In an interview with KATU 2 on Sunday, Reverend E.D. Mondaine, president of the NAACP chapter in Portland said, “We’re here and we’re not going anywhere. Fire’s not going to smoke us out. Flames are not going to smoke us out. COVID is not going to snuff us out. The time for equality and justice is upon us.”
Portland has been in the national spotlight since protests began in May in response to the killing of George Floyd while in police custody. Nightly demonstrations have been unceasing, with the city recently passing its 100th consecutive night of protests.
The protests have often devolved into violence, with molotov cocktails and other objects being hurled at police officers, property being vandalized, and the recent shooting and killing of a counter protestor. President Trump sent federal officials to guard the Mark O. Hatfield Courthouse and other federal buildings earlier this summer.
It took wildfires to quell the violence. Demonstrations were interrupted last week by poor air quality caused by smoke from the wildfires that have burned nearly 1 million Oregon acres.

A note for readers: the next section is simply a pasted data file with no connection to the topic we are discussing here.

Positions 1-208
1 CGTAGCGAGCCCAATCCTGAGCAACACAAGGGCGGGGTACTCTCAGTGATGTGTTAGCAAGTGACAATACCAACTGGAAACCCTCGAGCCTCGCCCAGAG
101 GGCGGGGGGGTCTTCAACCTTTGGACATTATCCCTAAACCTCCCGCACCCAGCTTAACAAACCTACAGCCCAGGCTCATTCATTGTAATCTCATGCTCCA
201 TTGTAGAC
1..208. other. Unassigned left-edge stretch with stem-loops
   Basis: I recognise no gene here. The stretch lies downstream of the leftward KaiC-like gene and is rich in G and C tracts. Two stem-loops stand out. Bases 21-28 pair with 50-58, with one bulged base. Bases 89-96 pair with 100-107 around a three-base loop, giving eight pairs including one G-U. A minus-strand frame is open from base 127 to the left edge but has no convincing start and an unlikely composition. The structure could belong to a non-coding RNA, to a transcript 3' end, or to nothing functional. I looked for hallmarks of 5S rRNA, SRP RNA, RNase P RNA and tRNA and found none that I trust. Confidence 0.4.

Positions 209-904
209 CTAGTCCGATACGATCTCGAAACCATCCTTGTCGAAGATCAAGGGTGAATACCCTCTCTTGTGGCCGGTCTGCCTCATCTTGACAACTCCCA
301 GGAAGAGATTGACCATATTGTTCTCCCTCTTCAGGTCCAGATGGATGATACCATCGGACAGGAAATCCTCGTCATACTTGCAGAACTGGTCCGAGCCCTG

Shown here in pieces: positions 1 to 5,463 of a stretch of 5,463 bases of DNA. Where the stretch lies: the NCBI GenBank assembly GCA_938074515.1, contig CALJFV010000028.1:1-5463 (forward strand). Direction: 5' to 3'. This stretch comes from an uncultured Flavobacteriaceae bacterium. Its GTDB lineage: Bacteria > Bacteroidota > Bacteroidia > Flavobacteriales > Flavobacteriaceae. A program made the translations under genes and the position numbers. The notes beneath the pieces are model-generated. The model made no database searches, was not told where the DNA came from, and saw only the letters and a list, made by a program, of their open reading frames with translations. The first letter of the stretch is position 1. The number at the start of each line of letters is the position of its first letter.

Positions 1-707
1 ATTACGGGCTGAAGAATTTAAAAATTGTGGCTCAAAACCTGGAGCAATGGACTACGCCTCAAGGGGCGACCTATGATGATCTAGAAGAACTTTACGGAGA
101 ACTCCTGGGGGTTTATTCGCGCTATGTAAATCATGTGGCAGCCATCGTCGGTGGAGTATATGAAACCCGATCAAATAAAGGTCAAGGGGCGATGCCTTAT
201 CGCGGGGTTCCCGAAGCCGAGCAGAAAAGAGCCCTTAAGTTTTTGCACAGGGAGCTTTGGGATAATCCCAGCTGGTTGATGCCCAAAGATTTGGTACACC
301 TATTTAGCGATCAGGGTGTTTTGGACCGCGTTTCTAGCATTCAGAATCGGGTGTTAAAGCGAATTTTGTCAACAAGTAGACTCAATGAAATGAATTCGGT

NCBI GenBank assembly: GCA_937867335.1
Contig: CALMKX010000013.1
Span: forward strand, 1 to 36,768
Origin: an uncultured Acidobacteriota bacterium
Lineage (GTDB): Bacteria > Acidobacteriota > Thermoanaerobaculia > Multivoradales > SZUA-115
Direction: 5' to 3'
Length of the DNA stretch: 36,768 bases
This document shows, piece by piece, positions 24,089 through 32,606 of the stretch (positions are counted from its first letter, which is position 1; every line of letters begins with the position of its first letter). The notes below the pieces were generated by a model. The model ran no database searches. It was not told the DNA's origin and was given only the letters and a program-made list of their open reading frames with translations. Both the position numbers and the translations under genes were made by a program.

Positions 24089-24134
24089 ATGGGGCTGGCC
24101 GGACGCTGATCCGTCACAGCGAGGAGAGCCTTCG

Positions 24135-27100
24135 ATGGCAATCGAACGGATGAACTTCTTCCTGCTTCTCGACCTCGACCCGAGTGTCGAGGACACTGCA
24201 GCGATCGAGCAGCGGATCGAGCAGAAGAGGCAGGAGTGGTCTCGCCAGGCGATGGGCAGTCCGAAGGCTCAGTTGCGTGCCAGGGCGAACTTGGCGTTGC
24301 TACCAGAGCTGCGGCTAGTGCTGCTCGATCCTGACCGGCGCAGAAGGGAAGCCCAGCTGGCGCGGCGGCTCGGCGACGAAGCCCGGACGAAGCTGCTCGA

Protestors resumed their activities over the weekend.
On Friday, 11 people were arrested after protestors began throwing objects at officers during a protest outside Immigration and Customs Enforcement (ICE) and Homeland Security offices.
On Saturday, demonstrations began with a peaceful vigil held in honor of Justice Ruth Bader Ginsburg. A group of about 200 protestors marched throughout downtown Portland late into the night. Windows were smashed and graffiti left on buildings like Starbucks, Chipotle, and a U.S. Bank branch.
No arrests were made, but the vandalism is under investigation.
Reverend Mondaine appeared on KATU 2 on Sunday to discuss the weekend’s demonstrations, in which he declared that fire, flames, and COVID wouldn’t hinder their protest efforts.
Mondaine is looking for quick legislative change and is willing to protest for as long as it takes to get that change.
“We’re going to have to do some extraordinarily unapologetic and deliberate actions on the part of government to root out systemic racism,” Mondaine said.
Mondaine spoke of racial disparities in education, health and welfare, and the Department of Justice, and said that the “cries in the streets need to become the cries in the boardrooms”, in classrooms and places of education, in halls of justice and state capitols and city halls before we see the end of protests.
“I mean, protests can take up to two years,” he said when asked how he imagines making rapid changes. “I hope it doesn’t take us that long, but if that’s what it takes then that’s what it’ll be. It’s not going to stop.”